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Hiding Assets in Divorce Is Not Worth the Risk

You may not be surprised to hear that clients and potential clients frequently want to know how to avoid dividing a particular asset with their wife in a divorce. This is sometimes due to anger, fear, and/or a feeling of resentment that she didn’t “contribute” anything toward that asset.  Once they’ve learned that the Court normally equally divides assets and debt accumulated by the parties during a marriage, the next question we sometimes get is, “what if I just transfer [whatever asset] to someone else’s name?”  The short answer is that not only is it unlikely you will get away with it, but if/when you do get caught, you  risk losing not just the half that would normally have been given your wife, but possibly the entire hidden asset.

There are several things at play here.  First, your attorney cannot ethically assist you in hiding an asset and, thereby, defrauding your wife or the Court.  So if your lawyer knows you’re trying to hide an asset, the Michigan Rules of Professional Conduct state that he or she must withdraw from your case rather than being put in the position of assisting you.  If withdrawal is not possible and the fraudulent conduct persists, the lawyer’s ordinary duty to keep the client’s information confidential is waived, and a lawyer may reveal the client’s otherwise confidential information “to the extent reasonably necessary to rectify the consequences of a client’s illegal or fraudulent act in furtherance of which the lawyer’s services have been used.”  [Michigan Rules of Professional Conduct, Rule 1.6(b)(3).

Second, failure to disclose an asset may render any property settlement with your wife null and void.  It is an essential part of any contract that there be full and accurate disclosure of all relevant facts surrounding that contract.  A contract induced by fraud which prevents the other party from understanding in a reasonable manner the nature and effect of the act in which he or she is engaged will not hold up.  In other words, if your wife settles the case not knowing that there was an asset you transferred or otherwise hid, then the settlement will not stand.

Third, Michigan law imposes significant sanctions if a party is found to have committed perjury or fraud.  Judges can assess attorney fees against the offending party. Judges can also find the lying witness to be in contempt of court and impose additional penalties associated with that.  Moreover, in a case called Sands vs. Sands, the Michigan Supreme Court and Michigan Court of Appeals upheld a sanction against a party who intentionally hid assets from his wife and the court which was equivalent to 100% of the value of those hidden assets.  Well written judgments of divorce, therefore, include a warning to the parties that undisclosed assets may result in these types of sanctions to the defrauding party.  These are commonly referred to as “Sands sanctions.”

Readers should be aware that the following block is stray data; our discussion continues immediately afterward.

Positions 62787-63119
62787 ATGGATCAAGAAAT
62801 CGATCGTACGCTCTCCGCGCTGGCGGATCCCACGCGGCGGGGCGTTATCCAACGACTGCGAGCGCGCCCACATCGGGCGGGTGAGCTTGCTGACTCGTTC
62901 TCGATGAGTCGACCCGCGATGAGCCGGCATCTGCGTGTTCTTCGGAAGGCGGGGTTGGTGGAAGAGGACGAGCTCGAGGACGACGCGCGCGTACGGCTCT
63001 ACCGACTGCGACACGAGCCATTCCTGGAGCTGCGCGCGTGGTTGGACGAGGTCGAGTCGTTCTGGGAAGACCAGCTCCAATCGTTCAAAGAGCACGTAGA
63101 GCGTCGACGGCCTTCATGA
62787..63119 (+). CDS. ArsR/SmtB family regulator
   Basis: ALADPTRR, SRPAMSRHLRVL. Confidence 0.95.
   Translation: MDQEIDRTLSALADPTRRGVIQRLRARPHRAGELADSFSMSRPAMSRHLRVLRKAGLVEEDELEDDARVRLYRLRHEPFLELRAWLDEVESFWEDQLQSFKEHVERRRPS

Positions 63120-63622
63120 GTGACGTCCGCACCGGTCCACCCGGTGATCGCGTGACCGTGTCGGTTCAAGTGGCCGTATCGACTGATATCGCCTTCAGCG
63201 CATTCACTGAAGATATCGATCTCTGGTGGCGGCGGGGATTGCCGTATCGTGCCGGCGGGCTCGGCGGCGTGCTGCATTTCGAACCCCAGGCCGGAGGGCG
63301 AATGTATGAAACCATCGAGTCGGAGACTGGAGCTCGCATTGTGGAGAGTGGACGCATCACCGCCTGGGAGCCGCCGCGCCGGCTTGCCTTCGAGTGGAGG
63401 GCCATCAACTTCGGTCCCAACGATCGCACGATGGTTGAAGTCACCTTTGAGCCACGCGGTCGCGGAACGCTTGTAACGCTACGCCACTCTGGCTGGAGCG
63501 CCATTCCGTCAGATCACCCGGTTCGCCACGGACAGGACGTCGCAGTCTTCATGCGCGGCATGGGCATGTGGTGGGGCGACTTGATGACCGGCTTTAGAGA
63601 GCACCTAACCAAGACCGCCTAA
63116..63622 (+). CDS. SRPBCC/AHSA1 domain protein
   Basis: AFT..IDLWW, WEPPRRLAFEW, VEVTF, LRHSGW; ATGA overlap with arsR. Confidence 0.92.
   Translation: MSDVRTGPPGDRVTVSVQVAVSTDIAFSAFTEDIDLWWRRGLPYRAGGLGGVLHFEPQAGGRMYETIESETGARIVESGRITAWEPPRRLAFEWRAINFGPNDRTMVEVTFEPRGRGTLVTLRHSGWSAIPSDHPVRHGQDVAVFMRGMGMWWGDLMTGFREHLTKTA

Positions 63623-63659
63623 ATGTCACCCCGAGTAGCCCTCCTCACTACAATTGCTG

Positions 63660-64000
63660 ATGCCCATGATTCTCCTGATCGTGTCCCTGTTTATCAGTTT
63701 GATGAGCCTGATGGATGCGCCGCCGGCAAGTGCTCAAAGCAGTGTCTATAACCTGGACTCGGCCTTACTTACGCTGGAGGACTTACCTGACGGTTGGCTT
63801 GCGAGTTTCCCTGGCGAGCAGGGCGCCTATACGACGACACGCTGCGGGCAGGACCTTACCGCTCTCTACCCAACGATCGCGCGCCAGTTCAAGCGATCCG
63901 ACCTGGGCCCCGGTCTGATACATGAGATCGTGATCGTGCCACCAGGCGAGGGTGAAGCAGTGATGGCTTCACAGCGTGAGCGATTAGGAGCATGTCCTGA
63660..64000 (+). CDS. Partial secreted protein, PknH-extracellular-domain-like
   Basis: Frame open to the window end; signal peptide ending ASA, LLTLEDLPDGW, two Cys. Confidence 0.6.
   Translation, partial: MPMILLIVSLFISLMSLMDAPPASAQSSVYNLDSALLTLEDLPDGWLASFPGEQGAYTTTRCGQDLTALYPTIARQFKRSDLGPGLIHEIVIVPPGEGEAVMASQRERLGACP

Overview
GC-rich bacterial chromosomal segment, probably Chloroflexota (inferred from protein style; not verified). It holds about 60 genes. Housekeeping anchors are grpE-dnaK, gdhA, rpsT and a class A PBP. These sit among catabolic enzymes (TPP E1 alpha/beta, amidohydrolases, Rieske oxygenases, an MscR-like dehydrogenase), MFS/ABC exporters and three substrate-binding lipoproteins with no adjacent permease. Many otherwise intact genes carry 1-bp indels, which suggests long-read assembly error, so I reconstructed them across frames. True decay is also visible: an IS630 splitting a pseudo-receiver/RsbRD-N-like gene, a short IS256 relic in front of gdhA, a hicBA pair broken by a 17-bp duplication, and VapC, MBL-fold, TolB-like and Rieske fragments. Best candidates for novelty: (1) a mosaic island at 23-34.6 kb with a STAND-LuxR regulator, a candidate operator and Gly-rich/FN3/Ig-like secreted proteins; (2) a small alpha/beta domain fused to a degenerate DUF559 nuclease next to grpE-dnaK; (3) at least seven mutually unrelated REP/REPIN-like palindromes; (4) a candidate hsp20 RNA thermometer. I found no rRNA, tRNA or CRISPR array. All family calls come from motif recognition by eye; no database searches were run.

These rules make it essential that a client disclose any and all assets and liabilities that he has.  Whether answering interrogatories, testifying at a deposition, or negotiating at mediation, great care must be taken to ensure that everything is on the table.  Hiding assets, or even wasting assets for a non-marital purpose, can lead to huge problems down the road. 

While it was stated above that the starting point of dividing assets is a 50/50 approach, there are exceptions which a qualified attorney can help you pursue.  Michigan is an “equitable distribution of property” state and not an “equal distribution of property” state.  This means that the court is supposed to evaluate the fairness of a property division by considering many factors, including, but not limited to, the length of the marriage, the individual needs of the parties, the source of the property, the individual earning power of the parties, who contributed to the accumulation of the asset, and the cause of the divorce, including misconduct which leads to the breakdown of the marriage (sometimes referred to as fault).  Moreover, care should be taken to ensure that your wife is disclosing and/or properly valuing assets in her name, which would offset the assets that you may have to share.  Proving your case pursuant to these factors will be much more effective and less risky than trying to cheat the system.

About ADAM (American Divorce Association for Men)

The American Divorce Association for Men (ADAM) is a group of highly qualified attorneys who advocate for men’s rights in divorce, child custody and parenting time, paternity, support, property settlement, post judgment modifications, and other family law matters. Since 1988, ADAM has been aggressive, diligent, and uncompromising when representing their clients. A team of compassionate and skilled family law attorneys, ADAM is dedicated to being Michigan’s leading divorce attorneys for men

 

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